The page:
To some degree, that means that only the highest profile, or the wealthiest, candidates have a shot. In the Baltimore mayor’s race, that has allowed newcomers such as former Obama administration Treasury official Mary Miller to emerge as leading contenders. That’s because she can shovel $2 million of her own money into the race.
In the council president’s race, however, there is no one who can solely rely on self-funding. Still, the leading candidates – Stokes, Councilmember Shannon Sneed, and state representative Nick Mosby – are all well-established figures. All three say that the transition from in-person campaigning to digital and phone outreach has been difficult although, in many cases, they’ve found a surprisingly receptive audience. (A fourth council president candidate, councilmember Leon Pinkett, has not made a dent in the polls.)
Mosby is leading in the few pre-pandemic polls of the race and he says voters seem more engaged than ever, when he’s able to get in contact with them.
“That’s been a weird thing, because we know it’s a real delicate situation, talking to them about politics when they have all these other issues going on,” says Mosby. “But we’re not finding that folks are hesitant or disgruntled. They really just want to talk, maybe because they’re in the house and have more time.”
The three major council president candidates all plan to buy television ads, which are considered more essential than ever because viewership is surging during the pandemic. Although some television markets have seen declining costs for advertisements during the pandemic, Baltimore is not one of them. It costs $140,000 for a strong ad buy in the region, which means many candidates simply can’t afford them. So far only Sneed has spent seriously on the medium, with $60,000, while Stokes has spent $20,000 on television ads and Mosby has yet to spend anything (although he has plans to do so).
National political operatives like Zac McCrary say that the strength of TV ads may hold for most other forms of non-in-person outreach (except radio, because fewer people are commuting). He says his Democratic Party-aligned polling firm’s experiences across the US have mirrored Mosby’s reported successes on the phones in Baltimore.
“I suspect people are more likely to consume all these communication platforms – television, digital, mail – during this time when there’s limited options outside the house,” says McCrary, a partner with ALG Research. “We find that people are more willing to take phone interviews, more willing to take online polling options right now. They are maybe a touch more likely to read mail, as opposed to just throwing it away, because they are captive.”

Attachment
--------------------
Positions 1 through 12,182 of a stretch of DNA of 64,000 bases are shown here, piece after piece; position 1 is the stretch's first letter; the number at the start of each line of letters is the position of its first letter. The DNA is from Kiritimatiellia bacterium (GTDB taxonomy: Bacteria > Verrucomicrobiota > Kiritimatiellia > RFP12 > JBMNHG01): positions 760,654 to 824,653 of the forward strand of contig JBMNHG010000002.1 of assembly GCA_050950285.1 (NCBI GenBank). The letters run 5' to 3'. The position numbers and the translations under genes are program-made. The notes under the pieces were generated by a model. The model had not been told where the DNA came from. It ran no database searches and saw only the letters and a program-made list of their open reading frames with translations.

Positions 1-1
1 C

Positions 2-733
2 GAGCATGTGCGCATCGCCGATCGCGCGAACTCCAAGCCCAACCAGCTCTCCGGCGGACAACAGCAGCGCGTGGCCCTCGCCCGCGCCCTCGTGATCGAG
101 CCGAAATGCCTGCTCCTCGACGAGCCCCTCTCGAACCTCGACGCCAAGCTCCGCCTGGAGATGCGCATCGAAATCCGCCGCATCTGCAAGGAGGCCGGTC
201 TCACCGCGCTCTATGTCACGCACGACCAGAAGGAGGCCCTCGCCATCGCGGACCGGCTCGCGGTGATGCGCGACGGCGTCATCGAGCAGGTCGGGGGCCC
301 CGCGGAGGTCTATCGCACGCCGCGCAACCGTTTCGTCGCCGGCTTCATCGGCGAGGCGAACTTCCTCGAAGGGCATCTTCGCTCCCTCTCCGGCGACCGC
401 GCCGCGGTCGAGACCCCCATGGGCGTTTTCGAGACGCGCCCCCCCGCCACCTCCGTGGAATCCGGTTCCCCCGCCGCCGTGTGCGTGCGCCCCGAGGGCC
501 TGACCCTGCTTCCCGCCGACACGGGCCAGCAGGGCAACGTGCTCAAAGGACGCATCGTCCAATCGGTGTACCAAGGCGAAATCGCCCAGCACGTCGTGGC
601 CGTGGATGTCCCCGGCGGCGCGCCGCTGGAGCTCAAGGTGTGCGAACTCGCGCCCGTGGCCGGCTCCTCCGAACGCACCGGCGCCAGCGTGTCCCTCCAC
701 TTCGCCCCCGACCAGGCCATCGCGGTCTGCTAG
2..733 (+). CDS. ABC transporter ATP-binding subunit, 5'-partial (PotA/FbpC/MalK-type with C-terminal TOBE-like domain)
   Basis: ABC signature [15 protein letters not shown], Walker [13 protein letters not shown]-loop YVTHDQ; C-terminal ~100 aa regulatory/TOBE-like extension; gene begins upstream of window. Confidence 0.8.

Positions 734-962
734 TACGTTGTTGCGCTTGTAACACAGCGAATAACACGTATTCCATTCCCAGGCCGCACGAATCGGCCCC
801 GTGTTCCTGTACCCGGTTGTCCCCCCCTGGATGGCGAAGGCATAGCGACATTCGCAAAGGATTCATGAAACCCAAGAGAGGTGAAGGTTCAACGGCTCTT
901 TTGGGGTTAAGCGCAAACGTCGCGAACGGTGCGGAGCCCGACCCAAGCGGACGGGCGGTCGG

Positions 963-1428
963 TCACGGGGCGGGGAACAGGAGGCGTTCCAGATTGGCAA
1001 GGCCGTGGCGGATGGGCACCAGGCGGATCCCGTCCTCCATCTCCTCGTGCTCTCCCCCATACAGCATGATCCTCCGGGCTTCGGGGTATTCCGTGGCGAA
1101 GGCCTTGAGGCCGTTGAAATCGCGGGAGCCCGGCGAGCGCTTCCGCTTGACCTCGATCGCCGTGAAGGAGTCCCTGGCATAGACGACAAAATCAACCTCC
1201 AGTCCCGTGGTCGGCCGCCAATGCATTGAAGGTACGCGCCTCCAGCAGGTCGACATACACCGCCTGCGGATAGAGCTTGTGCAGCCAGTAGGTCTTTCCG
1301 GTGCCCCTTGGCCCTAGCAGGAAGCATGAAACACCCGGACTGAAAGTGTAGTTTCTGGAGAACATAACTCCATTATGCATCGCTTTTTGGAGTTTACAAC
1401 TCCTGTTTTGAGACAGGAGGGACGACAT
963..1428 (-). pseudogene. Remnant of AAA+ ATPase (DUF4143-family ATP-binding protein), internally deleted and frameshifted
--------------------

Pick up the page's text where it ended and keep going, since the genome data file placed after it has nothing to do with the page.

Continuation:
The last prominent candidate in the council president race, Sneed, is known as a politician who hits the doors, an omnipresent figure at farmer’s markets and block parties. She is heavily backed by the city’s labour movement.
The question that haunts her is how turnout among her base, and among voters in general, will be affected by the presumed all-mail-in-primary.
“There may be a population that isn’t paying attention to [non-pandemic] news or isn’t in their normal social environment where elections may come up,” Sneed said. “I feel like maybe people won’t know to check their mailboxes because no one is talking about elections.”
Herbekian’s union has been calling members who are supporting their endorsed candidates, then checking to ensure they are registered and that all their information is correct on the Board of Elections website. They are also ensuring voters are clear on the steps needed to successfully vote-by-mail.
“We usually get together, someone brings food, and then we go knock on doors,” says Herbekian. “This is not quite as fun for everybody. But in some ways, it’s extremely efficient. Really, it’s much more efficient than us going around and talking to people one-by-one.”
For Stokes, the whole experience has been surreal. The 70-year-old has been trying to run his shoe leather campaign as best he can. One of the best strategies he’s come up with is giving out free food, which at least gives his campaign time to make a pitch and a good impression as they put groceries in the trunk of a voter’s car.
Stokes has also been giving out dinners and lunches to seniors, 150 to 200 of them a week. But he has to deliver the meals to the front desk of nursing homes for their staff to distribute.
“It’s uncomfortable in terms of campaigning,” says Stokes. “It just feels really weird and bad. I know some of the people who are in the building and I’d like to say hello to them. It feels very unusual [to just drive off]. But it is what it is.”
Jake Blumgart is a staff writer for CityMetric.
CORRECTION: The Sneed campaign originally provided an incorrect number for its television ad spending. That number has been corrected.
Jake Blumgart was a staff writer for City Monitor.